Equity and bond market volatility increased overnight not due to the economic calendar but the twin catalysts of OPEC+ reconsidering their options on the back of oil reserve release plans and the re-nomination of Fed Chair Powell by President Biden. Wall Street was up before the nomination but quickly retraced with the NASDAQ oversold as
DXY is a raging rocketship as EUR crashes: The Australian dollar was weak: Oil and gold too: Base metals rallied on misplaced China stimulus hopes: As did miners: EM stocks were hit: Along with junk: As yields spiked and the curve pancaked: Stocks did not like it: Westpac has the wrap: Event Wrap US President Biden renominated Powell for
Nordea with the note: It used to be “two weeks to flatten the curve”, but somehow it has developed to “imprison the unvaccinated (or worse)”. Lockdownistas have been on parade also over the past week, with “ihre papieren bitte”-systems being implemented in many countries to try to boost the injection rate. Ireland has implemented a semi-lockdown
An uneasy start to the trading week for Asian stock markets as Chinese bourses continued to diverge in fortune, Japanese markets tread water while local shares continue to slump. The USD is holding strong against the major currency pairs with Euro looking to put in more monthly lows while gold is trying to hold on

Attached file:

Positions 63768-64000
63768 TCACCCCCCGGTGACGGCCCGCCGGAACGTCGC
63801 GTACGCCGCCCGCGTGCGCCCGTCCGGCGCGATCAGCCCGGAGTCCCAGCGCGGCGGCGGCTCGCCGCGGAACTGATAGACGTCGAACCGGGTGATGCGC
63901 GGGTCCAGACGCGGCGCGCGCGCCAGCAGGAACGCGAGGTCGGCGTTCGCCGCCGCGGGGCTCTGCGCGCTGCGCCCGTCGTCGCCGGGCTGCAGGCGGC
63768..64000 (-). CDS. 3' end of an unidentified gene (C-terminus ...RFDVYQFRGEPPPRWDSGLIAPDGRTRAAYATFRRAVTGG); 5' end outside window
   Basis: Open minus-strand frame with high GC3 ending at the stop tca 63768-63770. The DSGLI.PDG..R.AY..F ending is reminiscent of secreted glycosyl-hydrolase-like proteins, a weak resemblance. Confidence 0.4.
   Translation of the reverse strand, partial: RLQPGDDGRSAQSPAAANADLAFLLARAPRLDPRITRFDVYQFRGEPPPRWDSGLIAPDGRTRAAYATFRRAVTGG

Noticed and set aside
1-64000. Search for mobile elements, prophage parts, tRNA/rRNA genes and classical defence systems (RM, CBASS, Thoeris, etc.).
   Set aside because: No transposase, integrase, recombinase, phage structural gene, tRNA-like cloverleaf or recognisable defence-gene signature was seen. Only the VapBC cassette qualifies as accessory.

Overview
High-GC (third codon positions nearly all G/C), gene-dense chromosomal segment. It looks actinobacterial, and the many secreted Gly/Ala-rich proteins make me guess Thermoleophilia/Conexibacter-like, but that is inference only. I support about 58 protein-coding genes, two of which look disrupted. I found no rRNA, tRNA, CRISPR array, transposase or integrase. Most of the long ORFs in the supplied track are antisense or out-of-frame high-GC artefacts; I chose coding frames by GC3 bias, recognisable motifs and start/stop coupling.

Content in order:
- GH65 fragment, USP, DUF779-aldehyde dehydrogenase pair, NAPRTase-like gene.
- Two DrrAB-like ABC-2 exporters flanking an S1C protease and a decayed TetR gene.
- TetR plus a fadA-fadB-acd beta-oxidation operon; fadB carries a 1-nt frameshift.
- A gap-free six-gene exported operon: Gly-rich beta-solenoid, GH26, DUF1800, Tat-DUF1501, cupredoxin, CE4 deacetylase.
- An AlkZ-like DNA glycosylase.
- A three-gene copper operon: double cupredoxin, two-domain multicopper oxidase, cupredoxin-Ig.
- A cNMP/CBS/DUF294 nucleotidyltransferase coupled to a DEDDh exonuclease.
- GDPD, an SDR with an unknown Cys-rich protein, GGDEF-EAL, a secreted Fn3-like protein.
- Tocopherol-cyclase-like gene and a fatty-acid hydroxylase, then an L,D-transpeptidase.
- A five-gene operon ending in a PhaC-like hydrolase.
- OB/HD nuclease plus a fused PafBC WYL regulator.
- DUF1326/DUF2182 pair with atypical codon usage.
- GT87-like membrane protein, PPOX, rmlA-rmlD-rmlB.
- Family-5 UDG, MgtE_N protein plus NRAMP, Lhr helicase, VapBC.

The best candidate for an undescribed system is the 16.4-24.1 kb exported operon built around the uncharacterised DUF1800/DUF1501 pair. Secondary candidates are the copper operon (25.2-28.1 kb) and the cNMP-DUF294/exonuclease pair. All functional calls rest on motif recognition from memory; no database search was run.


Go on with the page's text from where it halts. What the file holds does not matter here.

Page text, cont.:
Friday night saw risk sentiment continue to wobble with European COVID restrictions pulling down oil prices significantly, with inflation concerns still lingering. Wall Street was quite mixed as tech stocks soared, while the S&P500 faltered alongside European bourses which retreated across the continent. USD strength is back on track with the Euro putting in a
Another very mixed finish for Asian stock markets as Chinese bourses diverge in fortune, Japanese market clawback there losses while Australian shares were largely listless. The USD is holding ground after a big swingback in Euro previously, while the Australian dollar remains below the 73 handle and gold holds fast at the $1860USD per ounce
The latest US initial weekly jobless claims buoyed risk taking on Wall Street which was almost able to get back to its previous highs while a stronger Euro took the sails out of European bourses which retreated across the continent. USD strength is waning temporarily after being extremely overbought following last week’s inflation print, although
Another poor effort by Asian stock markets but to be expected as both Wall Street and Europe stumbled overnight in the wake of another “surprising” high inflation print, this time in the UK, with inflation fears lingering throughout the risk complex. The USD is maintaining strength against nearly everything, although Yen is holding on to